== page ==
Looking at the spectrogram we see that the Audigy2 does produce a purer sound than its predecessor. This difference is hardly perceivable by the ear, though. The point is that the stereo panorama, fundamental low frequencies, naturalness, or authentic reproduction of the emotion - they all depend on the class of the acoustic system. The sound of a given sound card should be estimated by the reproduction and beauty of the timbres, dynamical contrasts, clear and pure tones. We did enjoy the Audigy2 more. Why? Because of this additional rear channel. To be more exact, because of the stereophonic resolution. That is, the perception of the listener is attuned to the spatial unity of the sound sources and their stability, whatever the sound volume. But this is largely the loudspeaker's honor and we would be more objective comparing two 6.1 sound cards rather than 6.1 vs. 5.1.

Conclusion

The Audigy2 sound card is definitely the "best of the year 2002" in the consumer market sector. It features excellent sound quality, immersing effects in games and rich functions. There are few companies who can make "number one" products for so long. After our Audigy2 vs. Audigy test, we learned the following: Creative has made another big step in the evolution of its sound cards family and added one more successful product to it. But we shouldn't forget that the company has much to do in future to implement some features that are still unavailable in the Audigy2.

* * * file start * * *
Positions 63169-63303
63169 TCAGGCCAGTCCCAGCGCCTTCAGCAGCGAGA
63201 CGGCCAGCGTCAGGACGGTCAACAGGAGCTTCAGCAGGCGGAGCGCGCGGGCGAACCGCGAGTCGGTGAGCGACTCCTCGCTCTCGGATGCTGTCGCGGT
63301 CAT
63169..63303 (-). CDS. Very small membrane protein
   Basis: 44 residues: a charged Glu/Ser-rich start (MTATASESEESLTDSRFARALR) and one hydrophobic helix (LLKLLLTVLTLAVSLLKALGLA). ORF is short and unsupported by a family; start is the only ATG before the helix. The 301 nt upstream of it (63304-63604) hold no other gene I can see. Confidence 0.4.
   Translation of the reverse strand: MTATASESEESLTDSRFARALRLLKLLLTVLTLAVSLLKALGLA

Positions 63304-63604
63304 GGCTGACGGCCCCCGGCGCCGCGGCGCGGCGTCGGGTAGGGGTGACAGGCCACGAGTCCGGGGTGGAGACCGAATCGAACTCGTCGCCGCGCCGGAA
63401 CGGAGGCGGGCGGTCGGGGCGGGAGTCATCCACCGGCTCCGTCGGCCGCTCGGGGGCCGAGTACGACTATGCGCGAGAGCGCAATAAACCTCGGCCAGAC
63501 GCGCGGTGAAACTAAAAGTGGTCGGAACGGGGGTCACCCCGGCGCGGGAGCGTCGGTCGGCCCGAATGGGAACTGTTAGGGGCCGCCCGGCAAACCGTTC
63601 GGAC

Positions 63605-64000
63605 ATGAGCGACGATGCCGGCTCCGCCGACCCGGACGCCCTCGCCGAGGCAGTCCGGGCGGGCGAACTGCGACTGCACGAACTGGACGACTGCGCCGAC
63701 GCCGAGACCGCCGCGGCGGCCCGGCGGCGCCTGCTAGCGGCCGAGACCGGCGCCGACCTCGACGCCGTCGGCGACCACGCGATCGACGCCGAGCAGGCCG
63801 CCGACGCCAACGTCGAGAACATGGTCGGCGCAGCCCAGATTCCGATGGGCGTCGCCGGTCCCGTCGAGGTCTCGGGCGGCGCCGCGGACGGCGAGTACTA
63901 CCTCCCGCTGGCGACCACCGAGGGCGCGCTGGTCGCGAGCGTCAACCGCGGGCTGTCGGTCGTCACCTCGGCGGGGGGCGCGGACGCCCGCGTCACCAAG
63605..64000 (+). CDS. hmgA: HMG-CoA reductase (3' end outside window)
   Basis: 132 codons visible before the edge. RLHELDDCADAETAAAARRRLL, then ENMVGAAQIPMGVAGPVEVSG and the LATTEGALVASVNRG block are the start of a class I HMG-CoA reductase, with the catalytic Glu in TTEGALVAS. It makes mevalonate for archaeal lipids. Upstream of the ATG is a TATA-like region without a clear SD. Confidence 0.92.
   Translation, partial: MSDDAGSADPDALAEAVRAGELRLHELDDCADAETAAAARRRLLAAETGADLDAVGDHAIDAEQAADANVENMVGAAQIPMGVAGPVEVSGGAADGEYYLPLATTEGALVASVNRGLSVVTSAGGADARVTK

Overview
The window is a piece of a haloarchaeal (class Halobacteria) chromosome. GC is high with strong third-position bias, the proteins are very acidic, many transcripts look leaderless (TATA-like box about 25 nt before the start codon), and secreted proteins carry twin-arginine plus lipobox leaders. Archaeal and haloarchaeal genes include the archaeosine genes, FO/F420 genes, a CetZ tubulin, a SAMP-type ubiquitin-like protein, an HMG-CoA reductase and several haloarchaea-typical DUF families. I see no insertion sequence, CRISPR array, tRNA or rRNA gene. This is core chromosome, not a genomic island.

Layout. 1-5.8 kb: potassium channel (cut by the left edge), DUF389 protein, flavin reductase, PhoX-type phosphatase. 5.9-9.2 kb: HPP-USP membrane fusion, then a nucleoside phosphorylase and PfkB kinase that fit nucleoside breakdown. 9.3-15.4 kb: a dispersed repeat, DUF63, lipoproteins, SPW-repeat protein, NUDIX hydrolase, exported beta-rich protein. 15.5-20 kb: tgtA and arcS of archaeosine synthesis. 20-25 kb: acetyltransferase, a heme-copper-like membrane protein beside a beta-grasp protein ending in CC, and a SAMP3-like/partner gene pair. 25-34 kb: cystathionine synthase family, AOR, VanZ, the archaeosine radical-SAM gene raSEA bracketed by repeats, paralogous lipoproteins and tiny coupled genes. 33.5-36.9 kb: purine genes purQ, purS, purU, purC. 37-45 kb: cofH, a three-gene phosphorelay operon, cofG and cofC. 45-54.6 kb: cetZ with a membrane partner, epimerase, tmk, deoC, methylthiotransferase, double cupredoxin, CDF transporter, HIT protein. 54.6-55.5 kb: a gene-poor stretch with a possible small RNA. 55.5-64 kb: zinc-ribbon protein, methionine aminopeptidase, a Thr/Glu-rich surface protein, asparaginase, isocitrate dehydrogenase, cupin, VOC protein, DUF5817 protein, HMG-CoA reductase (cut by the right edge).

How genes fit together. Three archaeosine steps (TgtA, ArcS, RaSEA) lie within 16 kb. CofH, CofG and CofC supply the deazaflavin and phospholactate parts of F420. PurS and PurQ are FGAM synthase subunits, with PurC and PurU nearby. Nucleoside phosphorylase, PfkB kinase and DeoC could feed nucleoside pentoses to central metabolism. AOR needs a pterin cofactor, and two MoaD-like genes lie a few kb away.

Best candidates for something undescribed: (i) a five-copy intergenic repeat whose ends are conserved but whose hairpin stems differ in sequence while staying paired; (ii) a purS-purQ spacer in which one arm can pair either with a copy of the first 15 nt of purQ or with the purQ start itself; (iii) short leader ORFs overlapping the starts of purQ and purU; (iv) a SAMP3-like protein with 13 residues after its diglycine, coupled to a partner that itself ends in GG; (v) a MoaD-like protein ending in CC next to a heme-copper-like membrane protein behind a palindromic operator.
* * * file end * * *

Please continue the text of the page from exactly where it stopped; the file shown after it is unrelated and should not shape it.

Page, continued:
So, what do you buy with the Audigy2? It's the true 24bit audio, a lot of analog outputs and excellent software from Creative. The fact that Audigy2 became the first sound card to be certified for THX is impressive, too. It's the sign of the highest quality of the card. We should note, though, that Dolby Digital 6.1 compatibility is good, but you still need an external hardware decoder.

Anyway, we can't find a cause for not naming the Audigy2 a hit, just like Live! and the first Audigy were.

Let's recall, though, that Creative started winning the market from the low-end sector. Today nearly every new mainboard is equipped with an integrated AC'97 sound. This is why many users do not buy an add-on sound card for higher performance or better SNR. Many integrated codecs provide acceptable sound quality and even six-channel audio output. We shouldn't also forget NVIDIA that has released its new SoundStorm audio processor that can compete with the Audigy2 in terms of its features. And the SoundStorm is a chip to be integrated onto mainboards. On the whole, Creative's managers have a lot to think about.

We also wish Creative released new drivers and software updates for the first Audigy. After uninstallation of the Audigy2 we used its predecessor with the remaining drivers and could use a lot of functions in the Creative MediaSource suite. Of course, we could copy the installation CD, but it requires the Audigy2 to work.

By the way, if you own the first Audigy, we wouldn't advise to upgrade. But if you have the oldie Live!, or simply don't like the integrated audio, the Audigy2 is for you.

In conclusion, we would like to appeal to Creative competitors. Do make a competitive product! This would make Creative engineers work harder to open PC sound horizons wider and… reduce the price of such excellent cards as Audigy2.

Highs:

  • Seven-channel speaker systems support;
  • A very good and thoroughly redesigned software suite;
  • Excellent sound quality;
  • Dolby Digital EX 6.1 Surround support.

Lows:

  • Hardware conflicts with the VIA VT82C686 South Bridge when playing DVD-Audio;
  • No full processing of Dolby Digital (only pre-encoding is available);
  • High price (about $190-200).